As file system backups might fail to backup open files, it’s good practice to close any open files before running the backup.
Closing a MySQL database file means you will have to stop the MySQL server itself, causing causing a database outage while the backup is running. But fortunately there’s a smarter way to backup you database – simple dump the entire database to a file (which is automatically closed when the dump is completed), and have your file system backup software backup the dump file instead.
I recently installed Xubunut 11.04 on an old notebook laptop, and wanted to run a dual monitor setup using an external monitor.
The laptop ships with Intel Graphics Media Accelerator 900, and I’m using this display controller:
kenneho@laptop:~$ lspci |grep Display
00:02.1 Display controller: Intel Corporation Mobile 915GM/GMS/910GML Express Graphics Controller (rev 04)
My external monitor is running with a 1280×1024 resolution, and are placed on the left hand side of the laptop.
At work we have a few scripts that we would like to monitor, and define a few messages that should trigger an SMS to be sent to the person on call.
As most of these scripts log to syslog, and we have a our linux servers set up to forward syslog messages to a central log host, we going to monitor the central syslog for important messages originated by the scripts. In order to avoid message storms, however, we need a way of throttling duplicate messages. On our central log host we’re running swatch for real time analyzis of the incoming syslog messages.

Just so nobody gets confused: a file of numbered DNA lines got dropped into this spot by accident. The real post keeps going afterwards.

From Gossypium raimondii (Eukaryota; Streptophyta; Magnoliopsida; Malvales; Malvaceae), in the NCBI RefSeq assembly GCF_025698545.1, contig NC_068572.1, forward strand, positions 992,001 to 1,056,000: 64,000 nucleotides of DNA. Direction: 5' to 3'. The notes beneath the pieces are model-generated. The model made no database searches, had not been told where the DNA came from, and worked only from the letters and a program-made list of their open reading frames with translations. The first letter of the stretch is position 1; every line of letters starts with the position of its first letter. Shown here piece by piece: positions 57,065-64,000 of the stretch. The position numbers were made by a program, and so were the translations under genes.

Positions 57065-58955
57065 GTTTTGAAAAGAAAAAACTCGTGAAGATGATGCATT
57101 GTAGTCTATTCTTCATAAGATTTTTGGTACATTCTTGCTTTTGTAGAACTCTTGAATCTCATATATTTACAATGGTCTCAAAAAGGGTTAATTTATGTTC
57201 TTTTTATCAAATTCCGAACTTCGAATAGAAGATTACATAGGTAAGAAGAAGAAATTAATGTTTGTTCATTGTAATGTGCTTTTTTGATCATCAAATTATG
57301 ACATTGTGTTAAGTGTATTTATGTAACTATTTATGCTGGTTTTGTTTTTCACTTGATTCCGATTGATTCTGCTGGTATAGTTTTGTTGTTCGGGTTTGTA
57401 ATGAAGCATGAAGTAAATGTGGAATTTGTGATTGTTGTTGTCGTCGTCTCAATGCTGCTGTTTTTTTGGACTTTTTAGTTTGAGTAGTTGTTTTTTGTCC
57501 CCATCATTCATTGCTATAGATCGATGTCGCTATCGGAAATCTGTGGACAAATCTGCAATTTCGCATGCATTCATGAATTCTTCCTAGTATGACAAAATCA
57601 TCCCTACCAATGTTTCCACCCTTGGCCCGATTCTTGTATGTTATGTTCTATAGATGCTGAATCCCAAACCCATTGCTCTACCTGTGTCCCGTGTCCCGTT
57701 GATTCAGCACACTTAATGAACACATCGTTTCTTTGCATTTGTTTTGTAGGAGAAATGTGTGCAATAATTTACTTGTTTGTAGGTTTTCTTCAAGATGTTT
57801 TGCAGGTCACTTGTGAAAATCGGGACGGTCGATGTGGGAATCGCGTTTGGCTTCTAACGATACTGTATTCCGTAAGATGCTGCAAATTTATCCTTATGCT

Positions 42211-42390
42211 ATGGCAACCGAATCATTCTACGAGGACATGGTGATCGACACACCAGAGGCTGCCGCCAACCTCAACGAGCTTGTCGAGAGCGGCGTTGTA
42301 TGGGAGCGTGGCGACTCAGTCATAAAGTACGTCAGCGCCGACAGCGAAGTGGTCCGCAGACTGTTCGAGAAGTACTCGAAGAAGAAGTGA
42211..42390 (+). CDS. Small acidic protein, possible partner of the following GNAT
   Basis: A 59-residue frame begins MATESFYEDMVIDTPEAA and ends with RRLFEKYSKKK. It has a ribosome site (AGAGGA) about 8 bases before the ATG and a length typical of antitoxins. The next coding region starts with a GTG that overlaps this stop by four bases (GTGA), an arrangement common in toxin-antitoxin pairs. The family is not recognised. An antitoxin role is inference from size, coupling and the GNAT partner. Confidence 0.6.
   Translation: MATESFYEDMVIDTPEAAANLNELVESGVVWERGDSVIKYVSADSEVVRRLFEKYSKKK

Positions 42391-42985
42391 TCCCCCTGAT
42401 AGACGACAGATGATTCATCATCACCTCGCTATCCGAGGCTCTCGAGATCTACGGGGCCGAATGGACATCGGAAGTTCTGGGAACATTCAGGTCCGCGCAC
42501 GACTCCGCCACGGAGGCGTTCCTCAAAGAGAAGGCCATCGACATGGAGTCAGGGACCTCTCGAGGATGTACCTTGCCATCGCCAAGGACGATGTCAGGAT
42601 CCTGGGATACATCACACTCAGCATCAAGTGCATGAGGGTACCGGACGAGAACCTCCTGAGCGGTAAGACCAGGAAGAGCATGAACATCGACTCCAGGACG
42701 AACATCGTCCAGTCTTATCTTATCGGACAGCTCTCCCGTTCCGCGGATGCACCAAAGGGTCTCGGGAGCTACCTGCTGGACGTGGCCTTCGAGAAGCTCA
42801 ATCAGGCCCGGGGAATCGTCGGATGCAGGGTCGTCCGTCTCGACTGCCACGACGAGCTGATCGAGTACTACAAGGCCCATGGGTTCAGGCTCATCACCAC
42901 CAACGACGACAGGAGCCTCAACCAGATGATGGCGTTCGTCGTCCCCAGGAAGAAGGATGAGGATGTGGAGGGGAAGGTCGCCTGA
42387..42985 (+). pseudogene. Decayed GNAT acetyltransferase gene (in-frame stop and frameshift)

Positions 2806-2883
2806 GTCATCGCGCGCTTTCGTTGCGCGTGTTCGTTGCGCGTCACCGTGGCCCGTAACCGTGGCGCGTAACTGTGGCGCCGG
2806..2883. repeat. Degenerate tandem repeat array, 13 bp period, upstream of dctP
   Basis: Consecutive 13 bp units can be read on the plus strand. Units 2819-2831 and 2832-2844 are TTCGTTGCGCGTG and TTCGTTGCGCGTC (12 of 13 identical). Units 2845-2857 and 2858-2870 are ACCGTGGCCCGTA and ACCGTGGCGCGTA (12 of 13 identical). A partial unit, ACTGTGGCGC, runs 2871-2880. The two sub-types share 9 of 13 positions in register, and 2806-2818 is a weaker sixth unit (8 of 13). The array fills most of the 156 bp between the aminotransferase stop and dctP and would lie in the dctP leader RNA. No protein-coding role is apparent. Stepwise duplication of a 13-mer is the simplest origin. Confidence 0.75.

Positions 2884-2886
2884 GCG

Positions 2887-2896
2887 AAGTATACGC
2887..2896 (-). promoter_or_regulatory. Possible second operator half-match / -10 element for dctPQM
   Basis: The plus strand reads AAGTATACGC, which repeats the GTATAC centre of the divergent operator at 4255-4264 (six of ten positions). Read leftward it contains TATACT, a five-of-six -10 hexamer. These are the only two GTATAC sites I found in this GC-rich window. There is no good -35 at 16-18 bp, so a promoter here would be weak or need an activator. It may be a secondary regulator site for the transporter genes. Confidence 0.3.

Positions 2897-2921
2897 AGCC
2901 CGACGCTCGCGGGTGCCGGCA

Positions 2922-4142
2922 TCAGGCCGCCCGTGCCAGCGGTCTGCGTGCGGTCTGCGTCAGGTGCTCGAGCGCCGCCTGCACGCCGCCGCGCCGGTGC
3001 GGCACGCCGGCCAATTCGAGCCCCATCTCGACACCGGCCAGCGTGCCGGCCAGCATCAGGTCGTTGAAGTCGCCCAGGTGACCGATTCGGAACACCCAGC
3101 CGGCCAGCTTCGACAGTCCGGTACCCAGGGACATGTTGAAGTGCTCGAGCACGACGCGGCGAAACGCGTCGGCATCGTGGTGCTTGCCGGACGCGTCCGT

At work the other day I was creating regular expressions (regexps) in perl for use with swatch. Instead of testing the regexps by entering them into the swatch config file, restart swatch, and use the “logger” command to trigger swatch to take action, I thought I’d simplify it by creating a small script. Since swatch is written i perl, I created a tiny script in perl so that there wouldn’t be any regexps mismatch between how the script interprets regexps and how swatch interprets them.
Image courtesy of Renjith Krishnan / FreeDigitalPhotos.net
Most computers today have support for virtual memory